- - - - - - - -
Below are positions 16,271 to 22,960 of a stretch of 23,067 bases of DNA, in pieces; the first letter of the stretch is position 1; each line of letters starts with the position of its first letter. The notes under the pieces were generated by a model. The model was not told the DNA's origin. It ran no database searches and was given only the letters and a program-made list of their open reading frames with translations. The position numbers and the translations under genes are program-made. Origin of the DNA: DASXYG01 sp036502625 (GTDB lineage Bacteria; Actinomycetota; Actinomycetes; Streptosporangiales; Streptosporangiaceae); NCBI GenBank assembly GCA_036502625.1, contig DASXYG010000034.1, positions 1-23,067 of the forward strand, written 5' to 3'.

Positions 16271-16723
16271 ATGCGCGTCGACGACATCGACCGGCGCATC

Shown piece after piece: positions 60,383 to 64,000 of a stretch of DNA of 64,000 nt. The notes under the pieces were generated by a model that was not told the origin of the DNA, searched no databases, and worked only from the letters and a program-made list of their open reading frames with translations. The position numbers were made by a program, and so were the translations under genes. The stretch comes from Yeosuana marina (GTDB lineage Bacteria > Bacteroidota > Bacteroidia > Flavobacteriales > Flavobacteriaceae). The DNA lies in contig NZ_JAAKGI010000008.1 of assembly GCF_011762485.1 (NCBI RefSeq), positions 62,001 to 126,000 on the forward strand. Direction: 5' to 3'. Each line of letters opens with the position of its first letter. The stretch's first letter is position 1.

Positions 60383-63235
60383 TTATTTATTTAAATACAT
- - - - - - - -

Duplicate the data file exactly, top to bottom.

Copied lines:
Below are positions 16,271 to 22,960 of a stretch of 23,067 bases of DNA, in pieces; the first letter of the stretch is position 1; each line of letters starts with the position of its first letter. The notes under the pieces were generated by a model. The model was not told the DNA's origin. It ran no database searches and was given only the letters and a program-made list of their open reading frames with translations. The position numbers and the translations under genes are program-made. Origin of the DNA: DASXYG01 sp036502625 (GTDB lineage Bacteria; Actinomycetota; Actinomycetes; Streptosporangiales; Streptosporangiaceae); NCBI GenBank assembly GCA_036502625.1, contig DASXYG010000034.1, positions 1-23,067 of the forward strand, written 5' to 3'.

Positions 16271-16723
16271 ATGCGCGTCGACGACATCGACCGGCGCATC

Shown piece after piece: positions 60,383 to 64,000 of a stretch of DNA of 64,000 nt. The notes under the pieces were generated by a model that was not told the origin of the DNA, searched no databases, and worked only from the letters and a program-made list of their open reading frames with translations. The position numbers were made by a program, and so were the translations under genes. The stretch comes from Yeosuana marina (GTDB lineage Bacteria > Bacteroidota > Bacteroidia > Flavobacteriales > Flavobacteriaceae). The DNA lies in contig NZ_JAAKGI010000008.1 of assembly GCF_011762485.1 (NCBI RefSeq), positions 62,001 to 126,000 on the forward strand. Direction: 5' to 3'. Each line of letters opens with the position of its first letter. The stretch's first letter is position 1.

Positions 60383-63235
60383 TTATTTATTTAAATACAT